Just days after a suspected Nigerian terrorist tried blowing up a Northwest Airlines flight on its way to Detroit, the IDF and Israel Airports Authority were holding a large-scale emergency exercise at Ben-Gurion International Airport Tuesday.
During the exercise, which was set to include the IDF Home Front Command and the Israel Police, security forces were drilling a number of threat scenarios. The exercise started at noon and end at 10 p.m.
The IDF Spokesperson released a statement claiming that the drill was part of the military's annual training regimen and was not connected to recent events. During the exercise, forces will deploy throughout the airport.
Meanwhile Monday, al-Qaida in the Arabian Peninsula claimed responsibility for 23-year-old Umar Farouk Abdulmutallab's failed Christmas attack, saying it was in retaliation for a US operation against the group in Yemen.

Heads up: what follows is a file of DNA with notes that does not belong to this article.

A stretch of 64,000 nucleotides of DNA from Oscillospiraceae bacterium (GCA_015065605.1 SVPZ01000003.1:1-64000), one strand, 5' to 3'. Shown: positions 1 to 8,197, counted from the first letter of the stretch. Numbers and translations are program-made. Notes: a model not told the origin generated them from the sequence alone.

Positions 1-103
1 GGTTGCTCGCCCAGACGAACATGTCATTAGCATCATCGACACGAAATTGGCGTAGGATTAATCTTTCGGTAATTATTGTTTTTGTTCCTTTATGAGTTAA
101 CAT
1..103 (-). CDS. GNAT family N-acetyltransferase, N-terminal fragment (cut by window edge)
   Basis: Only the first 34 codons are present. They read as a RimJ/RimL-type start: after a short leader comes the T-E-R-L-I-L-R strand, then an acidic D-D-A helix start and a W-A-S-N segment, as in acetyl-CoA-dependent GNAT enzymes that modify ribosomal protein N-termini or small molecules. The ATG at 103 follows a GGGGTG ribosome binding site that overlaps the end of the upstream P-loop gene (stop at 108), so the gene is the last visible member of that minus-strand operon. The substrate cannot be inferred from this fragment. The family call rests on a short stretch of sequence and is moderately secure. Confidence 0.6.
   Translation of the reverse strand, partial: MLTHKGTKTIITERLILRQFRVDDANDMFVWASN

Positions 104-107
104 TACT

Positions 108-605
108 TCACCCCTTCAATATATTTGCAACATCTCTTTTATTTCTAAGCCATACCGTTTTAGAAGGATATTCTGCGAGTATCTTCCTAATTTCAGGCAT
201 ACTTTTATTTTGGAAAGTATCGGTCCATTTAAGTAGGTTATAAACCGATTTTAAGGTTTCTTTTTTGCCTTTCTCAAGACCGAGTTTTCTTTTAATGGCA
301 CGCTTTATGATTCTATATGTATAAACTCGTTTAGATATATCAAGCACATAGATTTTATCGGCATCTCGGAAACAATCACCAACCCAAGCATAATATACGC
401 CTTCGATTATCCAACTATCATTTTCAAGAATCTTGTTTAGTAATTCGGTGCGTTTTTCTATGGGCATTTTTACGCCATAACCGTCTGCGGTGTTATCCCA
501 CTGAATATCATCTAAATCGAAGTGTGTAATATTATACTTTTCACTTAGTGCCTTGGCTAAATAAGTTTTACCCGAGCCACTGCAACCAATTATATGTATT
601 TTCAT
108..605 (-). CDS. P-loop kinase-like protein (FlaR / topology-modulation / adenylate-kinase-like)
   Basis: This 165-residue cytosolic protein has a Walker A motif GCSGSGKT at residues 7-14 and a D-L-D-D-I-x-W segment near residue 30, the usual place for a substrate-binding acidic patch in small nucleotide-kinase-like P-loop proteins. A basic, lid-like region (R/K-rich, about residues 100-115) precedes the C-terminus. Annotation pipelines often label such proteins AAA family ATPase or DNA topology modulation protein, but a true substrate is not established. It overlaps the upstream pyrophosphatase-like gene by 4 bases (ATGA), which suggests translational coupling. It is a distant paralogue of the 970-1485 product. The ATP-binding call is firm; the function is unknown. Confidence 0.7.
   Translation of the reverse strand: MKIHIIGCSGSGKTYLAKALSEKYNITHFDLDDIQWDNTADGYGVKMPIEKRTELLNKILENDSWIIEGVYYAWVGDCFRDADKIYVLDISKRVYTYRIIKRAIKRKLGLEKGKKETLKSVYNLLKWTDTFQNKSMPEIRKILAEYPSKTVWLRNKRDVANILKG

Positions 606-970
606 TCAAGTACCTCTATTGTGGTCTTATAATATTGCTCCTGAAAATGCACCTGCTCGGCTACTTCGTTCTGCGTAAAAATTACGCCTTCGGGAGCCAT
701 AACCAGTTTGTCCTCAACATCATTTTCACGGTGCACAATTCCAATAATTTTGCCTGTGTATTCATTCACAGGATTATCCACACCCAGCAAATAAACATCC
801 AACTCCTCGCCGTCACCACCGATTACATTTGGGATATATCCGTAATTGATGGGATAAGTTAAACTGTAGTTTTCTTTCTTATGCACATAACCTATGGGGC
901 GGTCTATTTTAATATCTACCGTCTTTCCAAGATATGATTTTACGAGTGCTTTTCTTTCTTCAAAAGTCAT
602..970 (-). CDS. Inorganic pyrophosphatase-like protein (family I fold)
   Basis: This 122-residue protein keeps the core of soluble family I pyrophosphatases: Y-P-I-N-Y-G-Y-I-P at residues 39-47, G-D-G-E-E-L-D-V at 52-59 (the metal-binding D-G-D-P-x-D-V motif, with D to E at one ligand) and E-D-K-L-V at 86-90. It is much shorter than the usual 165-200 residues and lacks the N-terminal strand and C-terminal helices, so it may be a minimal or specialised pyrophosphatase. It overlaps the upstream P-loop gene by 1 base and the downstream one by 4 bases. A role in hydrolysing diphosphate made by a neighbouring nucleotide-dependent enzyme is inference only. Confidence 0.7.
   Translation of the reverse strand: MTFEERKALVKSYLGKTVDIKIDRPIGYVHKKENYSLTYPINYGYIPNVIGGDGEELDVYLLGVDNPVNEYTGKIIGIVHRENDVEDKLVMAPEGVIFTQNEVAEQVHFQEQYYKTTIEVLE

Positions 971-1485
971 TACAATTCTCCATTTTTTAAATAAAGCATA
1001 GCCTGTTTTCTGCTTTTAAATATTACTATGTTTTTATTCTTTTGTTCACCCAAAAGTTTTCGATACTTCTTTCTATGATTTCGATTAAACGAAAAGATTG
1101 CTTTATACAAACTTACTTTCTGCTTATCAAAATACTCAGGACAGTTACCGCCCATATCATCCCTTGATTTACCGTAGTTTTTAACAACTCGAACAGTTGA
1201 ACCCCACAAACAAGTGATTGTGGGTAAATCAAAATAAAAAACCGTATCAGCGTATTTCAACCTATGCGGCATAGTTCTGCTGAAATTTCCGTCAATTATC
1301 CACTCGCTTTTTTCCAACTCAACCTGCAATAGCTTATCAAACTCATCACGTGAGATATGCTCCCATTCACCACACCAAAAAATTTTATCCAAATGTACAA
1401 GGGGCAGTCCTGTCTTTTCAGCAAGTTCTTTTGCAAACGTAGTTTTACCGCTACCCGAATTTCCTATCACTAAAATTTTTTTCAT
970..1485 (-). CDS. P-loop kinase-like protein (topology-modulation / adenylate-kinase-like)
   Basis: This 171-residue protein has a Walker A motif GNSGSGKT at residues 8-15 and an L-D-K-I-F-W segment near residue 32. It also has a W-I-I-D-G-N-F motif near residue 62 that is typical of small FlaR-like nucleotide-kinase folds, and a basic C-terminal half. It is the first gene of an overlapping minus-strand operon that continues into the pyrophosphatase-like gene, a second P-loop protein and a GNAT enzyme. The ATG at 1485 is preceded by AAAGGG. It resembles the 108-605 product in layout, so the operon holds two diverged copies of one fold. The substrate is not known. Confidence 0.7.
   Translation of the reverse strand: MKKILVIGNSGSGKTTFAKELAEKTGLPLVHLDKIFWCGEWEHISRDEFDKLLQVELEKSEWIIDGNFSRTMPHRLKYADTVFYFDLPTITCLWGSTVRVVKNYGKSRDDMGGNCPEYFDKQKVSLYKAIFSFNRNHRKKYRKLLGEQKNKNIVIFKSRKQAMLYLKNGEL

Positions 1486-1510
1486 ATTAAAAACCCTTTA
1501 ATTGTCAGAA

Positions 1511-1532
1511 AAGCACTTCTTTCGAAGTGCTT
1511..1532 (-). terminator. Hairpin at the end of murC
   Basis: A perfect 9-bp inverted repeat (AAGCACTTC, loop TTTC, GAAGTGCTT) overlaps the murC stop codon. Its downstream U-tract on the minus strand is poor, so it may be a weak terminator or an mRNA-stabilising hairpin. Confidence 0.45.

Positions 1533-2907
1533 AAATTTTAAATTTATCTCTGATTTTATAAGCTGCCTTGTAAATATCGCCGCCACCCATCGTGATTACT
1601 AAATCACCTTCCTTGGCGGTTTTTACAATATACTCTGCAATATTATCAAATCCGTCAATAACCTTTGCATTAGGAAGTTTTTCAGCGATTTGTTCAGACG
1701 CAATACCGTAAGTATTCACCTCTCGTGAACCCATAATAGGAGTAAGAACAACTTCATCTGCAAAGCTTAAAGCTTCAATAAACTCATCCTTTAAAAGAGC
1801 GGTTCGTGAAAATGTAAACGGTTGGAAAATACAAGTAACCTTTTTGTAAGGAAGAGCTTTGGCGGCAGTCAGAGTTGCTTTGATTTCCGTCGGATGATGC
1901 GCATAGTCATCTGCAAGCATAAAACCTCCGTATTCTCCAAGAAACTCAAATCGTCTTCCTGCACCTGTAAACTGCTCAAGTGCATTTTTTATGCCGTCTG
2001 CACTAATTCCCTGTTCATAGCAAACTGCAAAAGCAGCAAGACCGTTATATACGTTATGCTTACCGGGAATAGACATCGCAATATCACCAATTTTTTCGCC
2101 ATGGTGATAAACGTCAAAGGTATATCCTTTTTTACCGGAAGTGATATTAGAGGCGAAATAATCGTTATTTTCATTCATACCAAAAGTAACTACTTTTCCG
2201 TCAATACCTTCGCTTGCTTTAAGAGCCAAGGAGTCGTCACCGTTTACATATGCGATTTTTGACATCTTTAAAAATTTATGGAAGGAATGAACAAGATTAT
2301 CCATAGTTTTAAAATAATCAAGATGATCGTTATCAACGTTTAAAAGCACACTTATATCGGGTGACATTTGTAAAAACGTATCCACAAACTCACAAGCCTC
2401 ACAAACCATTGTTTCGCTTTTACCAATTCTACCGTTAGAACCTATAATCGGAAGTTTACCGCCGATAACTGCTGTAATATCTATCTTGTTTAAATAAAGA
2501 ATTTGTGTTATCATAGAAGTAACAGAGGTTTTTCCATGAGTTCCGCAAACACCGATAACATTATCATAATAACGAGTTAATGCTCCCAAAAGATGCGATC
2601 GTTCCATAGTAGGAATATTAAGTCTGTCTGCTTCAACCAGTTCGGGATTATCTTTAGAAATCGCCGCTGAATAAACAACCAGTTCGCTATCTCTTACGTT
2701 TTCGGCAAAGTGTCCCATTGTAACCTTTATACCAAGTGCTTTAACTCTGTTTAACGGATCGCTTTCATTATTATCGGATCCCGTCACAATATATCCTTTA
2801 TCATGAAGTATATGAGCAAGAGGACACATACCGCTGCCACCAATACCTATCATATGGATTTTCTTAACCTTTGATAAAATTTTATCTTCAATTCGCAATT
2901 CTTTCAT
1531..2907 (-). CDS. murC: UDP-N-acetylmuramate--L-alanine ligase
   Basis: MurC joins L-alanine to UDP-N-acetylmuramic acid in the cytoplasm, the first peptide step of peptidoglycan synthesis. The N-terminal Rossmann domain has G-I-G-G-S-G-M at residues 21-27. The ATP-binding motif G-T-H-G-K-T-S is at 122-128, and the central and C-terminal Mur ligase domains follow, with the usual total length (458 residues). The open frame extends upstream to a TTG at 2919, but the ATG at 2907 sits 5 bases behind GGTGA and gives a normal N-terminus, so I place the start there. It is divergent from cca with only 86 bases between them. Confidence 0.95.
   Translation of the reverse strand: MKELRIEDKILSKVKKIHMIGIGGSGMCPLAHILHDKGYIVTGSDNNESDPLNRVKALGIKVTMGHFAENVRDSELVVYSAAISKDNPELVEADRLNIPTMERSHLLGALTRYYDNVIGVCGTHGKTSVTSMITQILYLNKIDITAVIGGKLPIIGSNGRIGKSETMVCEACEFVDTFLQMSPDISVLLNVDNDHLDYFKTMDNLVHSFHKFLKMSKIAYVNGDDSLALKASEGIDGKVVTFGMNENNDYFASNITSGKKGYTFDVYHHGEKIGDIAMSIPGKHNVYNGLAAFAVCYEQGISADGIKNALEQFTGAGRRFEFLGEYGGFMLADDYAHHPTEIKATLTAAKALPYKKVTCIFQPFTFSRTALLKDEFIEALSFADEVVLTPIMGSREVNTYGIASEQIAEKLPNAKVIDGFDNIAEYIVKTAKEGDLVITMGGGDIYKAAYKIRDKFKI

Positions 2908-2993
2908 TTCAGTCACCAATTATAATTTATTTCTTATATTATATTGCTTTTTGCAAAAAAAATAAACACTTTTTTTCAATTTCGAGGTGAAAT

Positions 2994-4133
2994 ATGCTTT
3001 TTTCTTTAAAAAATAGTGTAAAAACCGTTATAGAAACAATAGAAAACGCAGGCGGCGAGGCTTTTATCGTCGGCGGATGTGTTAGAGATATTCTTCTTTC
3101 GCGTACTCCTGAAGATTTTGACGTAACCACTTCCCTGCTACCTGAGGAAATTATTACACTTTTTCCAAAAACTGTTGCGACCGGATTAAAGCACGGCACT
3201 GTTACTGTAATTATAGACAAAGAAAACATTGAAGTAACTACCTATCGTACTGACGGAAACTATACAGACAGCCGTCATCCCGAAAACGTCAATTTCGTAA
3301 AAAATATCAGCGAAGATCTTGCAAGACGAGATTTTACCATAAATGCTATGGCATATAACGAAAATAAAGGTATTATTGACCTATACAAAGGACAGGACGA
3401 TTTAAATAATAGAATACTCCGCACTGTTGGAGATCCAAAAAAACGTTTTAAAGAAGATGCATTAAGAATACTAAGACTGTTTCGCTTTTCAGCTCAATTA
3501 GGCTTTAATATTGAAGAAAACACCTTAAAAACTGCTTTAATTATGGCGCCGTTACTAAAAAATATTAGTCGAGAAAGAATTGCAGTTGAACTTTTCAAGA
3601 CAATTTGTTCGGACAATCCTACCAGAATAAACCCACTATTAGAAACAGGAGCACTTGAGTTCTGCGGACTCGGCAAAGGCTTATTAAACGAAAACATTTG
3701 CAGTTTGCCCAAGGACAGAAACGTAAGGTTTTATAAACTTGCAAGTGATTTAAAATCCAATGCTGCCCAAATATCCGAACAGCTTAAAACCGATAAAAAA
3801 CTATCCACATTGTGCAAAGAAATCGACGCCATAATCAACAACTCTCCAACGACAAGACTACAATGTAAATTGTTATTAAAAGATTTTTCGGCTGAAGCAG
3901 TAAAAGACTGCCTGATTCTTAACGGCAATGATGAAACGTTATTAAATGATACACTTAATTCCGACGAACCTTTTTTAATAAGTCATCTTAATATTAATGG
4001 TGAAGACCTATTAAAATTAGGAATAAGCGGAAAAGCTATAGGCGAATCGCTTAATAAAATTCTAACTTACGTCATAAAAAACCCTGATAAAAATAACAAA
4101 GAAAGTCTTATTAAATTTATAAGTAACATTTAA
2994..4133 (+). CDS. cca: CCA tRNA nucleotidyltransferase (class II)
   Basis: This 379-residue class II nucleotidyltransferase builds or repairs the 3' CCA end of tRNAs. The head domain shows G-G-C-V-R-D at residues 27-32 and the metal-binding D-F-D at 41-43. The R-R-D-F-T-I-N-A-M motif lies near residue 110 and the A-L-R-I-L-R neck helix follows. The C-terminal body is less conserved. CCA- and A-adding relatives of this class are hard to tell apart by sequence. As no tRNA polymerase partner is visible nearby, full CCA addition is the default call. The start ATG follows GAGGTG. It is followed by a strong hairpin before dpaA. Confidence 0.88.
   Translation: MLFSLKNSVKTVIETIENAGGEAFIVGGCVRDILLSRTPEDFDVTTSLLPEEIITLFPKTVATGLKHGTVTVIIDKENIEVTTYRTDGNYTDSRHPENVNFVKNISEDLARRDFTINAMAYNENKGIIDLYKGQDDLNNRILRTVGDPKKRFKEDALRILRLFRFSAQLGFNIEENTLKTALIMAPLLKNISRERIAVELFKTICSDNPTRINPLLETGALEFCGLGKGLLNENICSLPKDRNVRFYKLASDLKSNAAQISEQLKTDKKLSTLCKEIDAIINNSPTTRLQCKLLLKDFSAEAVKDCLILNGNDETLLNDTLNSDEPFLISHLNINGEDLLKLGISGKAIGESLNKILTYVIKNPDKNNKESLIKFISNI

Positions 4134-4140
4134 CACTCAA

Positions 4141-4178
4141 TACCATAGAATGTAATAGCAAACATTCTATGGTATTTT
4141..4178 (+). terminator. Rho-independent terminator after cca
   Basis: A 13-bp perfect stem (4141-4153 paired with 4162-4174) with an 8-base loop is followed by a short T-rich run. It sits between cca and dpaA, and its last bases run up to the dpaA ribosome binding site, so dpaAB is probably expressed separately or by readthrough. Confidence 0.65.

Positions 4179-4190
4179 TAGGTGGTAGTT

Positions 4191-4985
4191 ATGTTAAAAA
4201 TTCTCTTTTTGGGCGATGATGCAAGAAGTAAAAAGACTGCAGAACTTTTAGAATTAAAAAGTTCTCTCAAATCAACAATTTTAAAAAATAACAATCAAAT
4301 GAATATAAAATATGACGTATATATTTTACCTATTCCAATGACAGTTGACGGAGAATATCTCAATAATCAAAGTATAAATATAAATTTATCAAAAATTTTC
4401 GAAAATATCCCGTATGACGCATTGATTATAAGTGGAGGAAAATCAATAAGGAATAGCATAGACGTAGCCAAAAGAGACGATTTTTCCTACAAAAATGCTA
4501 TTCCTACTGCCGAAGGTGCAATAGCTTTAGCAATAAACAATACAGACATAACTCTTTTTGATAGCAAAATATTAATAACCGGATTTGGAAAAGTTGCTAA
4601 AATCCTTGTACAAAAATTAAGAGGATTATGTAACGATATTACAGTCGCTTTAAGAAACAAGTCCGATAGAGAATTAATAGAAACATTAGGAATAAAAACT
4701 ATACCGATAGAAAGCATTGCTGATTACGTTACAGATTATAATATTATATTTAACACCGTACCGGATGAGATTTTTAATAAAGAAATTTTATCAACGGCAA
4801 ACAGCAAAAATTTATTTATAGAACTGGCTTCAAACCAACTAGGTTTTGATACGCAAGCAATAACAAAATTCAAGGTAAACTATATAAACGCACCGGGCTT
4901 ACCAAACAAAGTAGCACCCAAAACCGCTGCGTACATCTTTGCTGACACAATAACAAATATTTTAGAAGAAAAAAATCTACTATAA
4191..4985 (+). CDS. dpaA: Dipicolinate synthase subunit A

In a statement posted on the Internet, the group said that Abdulmutallab coordinated with members of the group. The group said the would-be bomber used explosives manufactured by al-Qaida members.
Al-Qaida in the Arabian Peninsula is an alliance based in Saudi Arabia and Yemen.
US President Barack Obama also said Monday he had ordered a review of the nation's watchlist system and of its air safety regulations, and has asked his national security team to keep up the pressure on terrorists aiming to attack the US.
The president, issuing a statement during his holiday vacation in Honolulu, said US authorities would not rest until they found everyone involved in the attack in Detroit and held them accountable. Obama's remarks were his first in public about the attempted terror attack.
Israel has one of the most advanced airport security apparatuses and prepares for a wide-range of threats, from attempts by terrorists to smuggle a bomb aboard a plane to hijacking attempts. The Israel Air Force is also always on high alert in case a passenger plane is hijacked and crashed into an Israeli city.
AP contributed to this report.